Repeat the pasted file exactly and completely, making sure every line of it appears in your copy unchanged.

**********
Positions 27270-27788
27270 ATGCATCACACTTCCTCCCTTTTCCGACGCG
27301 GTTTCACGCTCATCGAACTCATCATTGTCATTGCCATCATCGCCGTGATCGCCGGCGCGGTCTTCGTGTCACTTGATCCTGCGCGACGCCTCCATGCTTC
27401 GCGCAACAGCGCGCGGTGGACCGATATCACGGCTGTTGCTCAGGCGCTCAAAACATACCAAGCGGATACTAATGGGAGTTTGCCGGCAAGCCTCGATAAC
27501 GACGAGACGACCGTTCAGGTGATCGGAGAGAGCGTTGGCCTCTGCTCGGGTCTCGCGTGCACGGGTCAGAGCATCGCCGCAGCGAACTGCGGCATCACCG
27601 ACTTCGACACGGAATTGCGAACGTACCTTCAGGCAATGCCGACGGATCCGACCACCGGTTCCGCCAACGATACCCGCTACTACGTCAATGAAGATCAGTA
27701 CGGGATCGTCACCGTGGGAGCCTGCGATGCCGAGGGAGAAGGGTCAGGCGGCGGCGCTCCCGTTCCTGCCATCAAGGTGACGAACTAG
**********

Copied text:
Positions 27270-27788
27270 ATGCATCACACTTCCTCCCTTTTCCGACGCG
27301 GTTTCACGCTCATCGAACTCATCATTGTCATTGCCATCATCGCCGTGATCGCCGGCGCGGTCTTCGTGTCACTTGATCCTGCGCGACGCCTCCATGCTTC
27401 GCGCAACAGCGCGCGGTGGACCGATATCACGGCTGTTGCTCAGGCGCTCAAAACATACCAAGCGGATACTAATGGGAGTTTGCCGGCAAGCCTCGATAAC
27501 GACGAGACGACCGTTCAGGTGATCGGAGAGAGCGTTGGCCTCTGCTCGGGTCTCGCGTGCACGGGTCAGAGCATCGCCGCAGCGAACTGCGGCATCACCG
27601 ACTTCGACACGGAATTGCGAACGTACCTTCAGGCAATGCCGACGGATCCGACCACCGGTTCCGCCAACGATACCCGCTACTACGTCAATGAAGATCAGTA
27701 CGGGATCGTCACCGTGGGAGCCTGCGATGCCGAGGGAGAAGGGTCAGGCGGCGGCGCTCCCGTTCCTGCCATCAAGGTGACGAACTAG